5) US States are moving forward with clean carbon solutions, often through agreements with sovereign nations. Key governors from US States such as Jerry Brown from California, Kate Brown from Oregon and Jay Inslee from Washington, were everywhere at the conference talking about collaboration with multiple provinces of Canada and the nations of China, Germany and others. It is one of the first instances where states, which disagree with federal policy, have set out on their own direction and formed agreements with sovereign nations to driver a clean economy. These agreements are focused on technology transfers, private sector investments and policy discussions. However, at this stage, the linkages between subnational entities (such as California) and national and regional entities around linking carbon markets are problematic. The Paris agreement does not allow for subnational parties to sign agreements around carbon reductions.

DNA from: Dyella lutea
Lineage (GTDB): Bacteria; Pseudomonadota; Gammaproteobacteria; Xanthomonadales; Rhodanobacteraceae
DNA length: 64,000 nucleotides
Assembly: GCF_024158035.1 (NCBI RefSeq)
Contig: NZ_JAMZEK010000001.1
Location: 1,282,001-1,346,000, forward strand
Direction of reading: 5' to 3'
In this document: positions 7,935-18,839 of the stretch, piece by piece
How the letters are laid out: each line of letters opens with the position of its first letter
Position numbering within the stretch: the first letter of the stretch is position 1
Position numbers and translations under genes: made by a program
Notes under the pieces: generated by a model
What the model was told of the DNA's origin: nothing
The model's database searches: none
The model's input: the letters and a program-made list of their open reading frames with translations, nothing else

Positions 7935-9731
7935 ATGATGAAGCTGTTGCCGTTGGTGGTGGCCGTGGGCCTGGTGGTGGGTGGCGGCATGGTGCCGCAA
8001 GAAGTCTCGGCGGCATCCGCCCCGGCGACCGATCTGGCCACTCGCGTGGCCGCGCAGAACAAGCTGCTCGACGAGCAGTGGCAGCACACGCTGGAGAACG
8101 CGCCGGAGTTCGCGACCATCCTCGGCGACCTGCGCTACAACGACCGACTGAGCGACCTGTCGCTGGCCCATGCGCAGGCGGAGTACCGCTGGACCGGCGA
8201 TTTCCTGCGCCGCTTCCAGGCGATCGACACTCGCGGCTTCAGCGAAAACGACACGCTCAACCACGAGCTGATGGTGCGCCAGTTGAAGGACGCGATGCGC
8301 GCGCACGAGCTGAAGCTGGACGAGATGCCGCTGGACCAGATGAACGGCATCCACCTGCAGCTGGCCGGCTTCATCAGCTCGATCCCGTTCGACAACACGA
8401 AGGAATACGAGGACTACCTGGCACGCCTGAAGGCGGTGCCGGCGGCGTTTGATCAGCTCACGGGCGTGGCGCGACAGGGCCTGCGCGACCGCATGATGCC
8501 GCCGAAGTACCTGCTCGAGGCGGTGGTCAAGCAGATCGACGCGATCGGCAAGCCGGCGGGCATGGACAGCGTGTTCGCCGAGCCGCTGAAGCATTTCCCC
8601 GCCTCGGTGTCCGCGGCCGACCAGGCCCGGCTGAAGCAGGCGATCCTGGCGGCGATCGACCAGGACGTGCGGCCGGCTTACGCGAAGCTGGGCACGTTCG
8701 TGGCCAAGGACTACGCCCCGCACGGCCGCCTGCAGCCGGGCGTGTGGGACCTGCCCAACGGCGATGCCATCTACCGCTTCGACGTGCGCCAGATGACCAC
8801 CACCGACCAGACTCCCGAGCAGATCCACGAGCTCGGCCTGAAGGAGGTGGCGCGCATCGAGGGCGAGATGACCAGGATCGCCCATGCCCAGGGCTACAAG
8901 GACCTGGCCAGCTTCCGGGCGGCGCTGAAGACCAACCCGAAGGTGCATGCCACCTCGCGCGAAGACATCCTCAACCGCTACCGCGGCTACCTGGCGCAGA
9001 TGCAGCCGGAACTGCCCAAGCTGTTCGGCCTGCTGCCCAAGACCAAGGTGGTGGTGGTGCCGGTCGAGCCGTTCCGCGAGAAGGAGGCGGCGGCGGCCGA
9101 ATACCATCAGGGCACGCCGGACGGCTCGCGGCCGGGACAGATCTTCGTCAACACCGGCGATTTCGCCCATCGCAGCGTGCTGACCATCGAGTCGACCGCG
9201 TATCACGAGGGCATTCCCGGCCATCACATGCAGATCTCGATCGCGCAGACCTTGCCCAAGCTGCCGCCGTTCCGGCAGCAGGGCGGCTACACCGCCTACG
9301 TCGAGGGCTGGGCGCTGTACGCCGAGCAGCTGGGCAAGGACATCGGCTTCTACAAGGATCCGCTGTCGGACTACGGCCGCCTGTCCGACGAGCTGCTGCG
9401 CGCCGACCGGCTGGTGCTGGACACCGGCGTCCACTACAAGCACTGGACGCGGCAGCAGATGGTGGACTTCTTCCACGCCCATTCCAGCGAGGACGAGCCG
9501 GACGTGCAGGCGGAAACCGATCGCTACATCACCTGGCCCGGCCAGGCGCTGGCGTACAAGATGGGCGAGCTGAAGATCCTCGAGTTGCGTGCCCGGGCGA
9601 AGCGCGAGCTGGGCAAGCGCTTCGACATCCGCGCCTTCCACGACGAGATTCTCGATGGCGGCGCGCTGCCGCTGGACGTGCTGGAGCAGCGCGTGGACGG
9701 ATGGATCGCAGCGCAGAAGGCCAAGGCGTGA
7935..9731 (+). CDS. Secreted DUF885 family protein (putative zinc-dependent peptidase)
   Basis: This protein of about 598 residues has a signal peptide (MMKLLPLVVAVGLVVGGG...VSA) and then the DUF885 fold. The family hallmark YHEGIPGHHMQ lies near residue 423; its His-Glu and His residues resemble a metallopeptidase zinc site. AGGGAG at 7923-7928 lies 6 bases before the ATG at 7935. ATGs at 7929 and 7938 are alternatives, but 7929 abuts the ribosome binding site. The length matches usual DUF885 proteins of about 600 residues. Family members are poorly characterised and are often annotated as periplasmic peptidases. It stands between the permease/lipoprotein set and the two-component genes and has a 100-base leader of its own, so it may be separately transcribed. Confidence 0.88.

Perhaps my most memorable moment from COP came from Bertrand Piccard, the pilot who flew around the world in zero carbon plane. He said what we were lacking was not solutions, but rather a limit of imagination imposed by our existing paradigms of thought. He noted that the first plane built by the Wright Brothers was constructed of wood and cotton (canvas). So, he said the Egyptians could have flown in gliders if it wasn’t for religious paradigms that said that flying was only for gods and birds. Leonardo da Vinci designed flying machines that would work – but he was unable to build them because authorities (i.e. the Vatican) wouldn’t approve of human flight. It wasn’t until we threw away conventions and paradigms of the past that Orville and Wilbur first created a plane in 1903. Innovation isn’t so much imagination, it’s about throwing out limitations and paradigms of the past. If we as a planet, are to prevent the mass extinction of Indigenous cultures and make our cities of the future livable and resilient in the face of climate change, we need to throw out our limitations about what is practical and possible.